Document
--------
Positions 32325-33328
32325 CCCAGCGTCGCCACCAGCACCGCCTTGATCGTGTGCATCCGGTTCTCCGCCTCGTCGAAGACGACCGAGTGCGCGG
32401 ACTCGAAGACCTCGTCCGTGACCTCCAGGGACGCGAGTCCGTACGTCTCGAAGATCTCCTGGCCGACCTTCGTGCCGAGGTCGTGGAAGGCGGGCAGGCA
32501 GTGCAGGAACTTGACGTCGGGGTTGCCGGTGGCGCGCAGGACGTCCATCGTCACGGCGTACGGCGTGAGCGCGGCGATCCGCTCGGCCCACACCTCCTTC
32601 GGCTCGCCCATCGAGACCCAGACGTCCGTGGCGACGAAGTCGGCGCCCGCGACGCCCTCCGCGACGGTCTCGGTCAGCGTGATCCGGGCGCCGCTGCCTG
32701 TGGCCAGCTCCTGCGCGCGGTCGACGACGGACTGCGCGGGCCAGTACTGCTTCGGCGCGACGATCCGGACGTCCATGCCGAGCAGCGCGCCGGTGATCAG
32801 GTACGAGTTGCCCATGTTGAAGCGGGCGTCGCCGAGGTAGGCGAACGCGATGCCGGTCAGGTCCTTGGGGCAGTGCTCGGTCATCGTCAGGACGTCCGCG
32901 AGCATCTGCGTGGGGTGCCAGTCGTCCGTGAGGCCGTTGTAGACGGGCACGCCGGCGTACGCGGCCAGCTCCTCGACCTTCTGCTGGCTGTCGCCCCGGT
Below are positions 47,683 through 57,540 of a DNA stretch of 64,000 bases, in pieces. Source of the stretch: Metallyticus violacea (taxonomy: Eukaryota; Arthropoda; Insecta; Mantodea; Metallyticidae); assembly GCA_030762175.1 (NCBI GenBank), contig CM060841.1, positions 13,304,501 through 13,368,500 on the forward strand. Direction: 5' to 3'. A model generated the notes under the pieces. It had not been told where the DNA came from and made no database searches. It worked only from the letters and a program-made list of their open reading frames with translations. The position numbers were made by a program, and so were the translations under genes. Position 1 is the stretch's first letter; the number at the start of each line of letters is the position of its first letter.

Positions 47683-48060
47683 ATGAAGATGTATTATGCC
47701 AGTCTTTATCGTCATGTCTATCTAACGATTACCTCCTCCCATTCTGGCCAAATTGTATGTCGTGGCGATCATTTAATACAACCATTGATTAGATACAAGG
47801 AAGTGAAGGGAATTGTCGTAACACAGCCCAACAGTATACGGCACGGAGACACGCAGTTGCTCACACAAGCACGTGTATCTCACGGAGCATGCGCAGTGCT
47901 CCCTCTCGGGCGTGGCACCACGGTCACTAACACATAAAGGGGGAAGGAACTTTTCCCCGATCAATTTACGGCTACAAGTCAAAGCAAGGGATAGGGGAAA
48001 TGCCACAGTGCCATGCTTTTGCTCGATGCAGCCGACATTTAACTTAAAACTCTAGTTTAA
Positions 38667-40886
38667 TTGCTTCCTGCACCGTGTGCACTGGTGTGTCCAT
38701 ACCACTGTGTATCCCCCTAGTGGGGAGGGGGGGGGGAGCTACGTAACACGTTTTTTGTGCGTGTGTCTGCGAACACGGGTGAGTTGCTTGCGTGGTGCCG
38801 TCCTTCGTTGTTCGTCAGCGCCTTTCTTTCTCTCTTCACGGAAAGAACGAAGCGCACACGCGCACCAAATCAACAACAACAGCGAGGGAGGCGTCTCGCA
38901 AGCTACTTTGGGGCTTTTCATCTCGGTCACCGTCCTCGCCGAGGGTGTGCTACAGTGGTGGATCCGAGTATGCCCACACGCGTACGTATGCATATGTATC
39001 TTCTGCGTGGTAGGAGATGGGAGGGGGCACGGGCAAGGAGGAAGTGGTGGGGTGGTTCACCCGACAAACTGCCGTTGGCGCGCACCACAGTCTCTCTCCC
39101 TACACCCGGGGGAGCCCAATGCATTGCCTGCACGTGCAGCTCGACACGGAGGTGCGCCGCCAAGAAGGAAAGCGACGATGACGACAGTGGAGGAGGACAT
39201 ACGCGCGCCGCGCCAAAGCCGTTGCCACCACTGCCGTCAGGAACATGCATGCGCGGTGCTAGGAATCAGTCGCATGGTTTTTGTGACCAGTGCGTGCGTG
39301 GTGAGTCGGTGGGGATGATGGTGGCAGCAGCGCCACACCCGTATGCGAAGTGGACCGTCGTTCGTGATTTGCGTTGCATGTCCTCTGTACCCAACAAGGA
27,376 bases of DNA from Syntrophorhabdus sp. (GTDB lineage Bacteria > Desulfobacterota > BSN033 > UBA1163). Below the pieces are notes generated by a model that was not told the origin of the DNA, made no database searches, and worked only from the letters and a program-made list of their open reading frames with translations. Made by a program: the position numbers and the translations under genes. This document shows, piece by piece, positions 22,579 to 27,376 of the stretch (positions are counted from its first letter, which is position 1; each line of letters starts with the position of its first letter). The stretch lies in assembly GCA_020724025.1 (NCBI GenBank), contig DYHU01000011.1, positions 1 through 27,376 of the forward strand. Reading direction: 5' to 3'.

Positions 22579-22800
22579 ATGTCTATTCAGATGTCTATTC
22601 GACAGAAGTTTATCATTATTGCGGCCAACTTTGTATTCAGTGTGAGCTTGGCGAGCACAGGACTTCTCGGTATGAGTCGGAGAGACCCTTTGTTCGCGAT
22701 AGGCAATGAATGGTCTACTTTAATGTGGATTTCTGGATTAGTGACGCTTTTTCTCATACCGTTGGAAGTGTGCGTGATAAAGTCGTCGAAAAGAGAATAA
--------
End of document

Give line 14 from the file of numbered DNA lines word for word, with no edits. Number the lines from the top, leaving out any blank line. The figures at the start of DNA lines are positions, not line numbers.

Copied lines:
47901 CCCTCTCGGGCGTGGCACCACGGTCACTAACACATAAAGGGGGAAGGAACTTTTCCCCGATCAATTTACGGCTACAAGTCAAAGCAAGGGATAGGGGAAA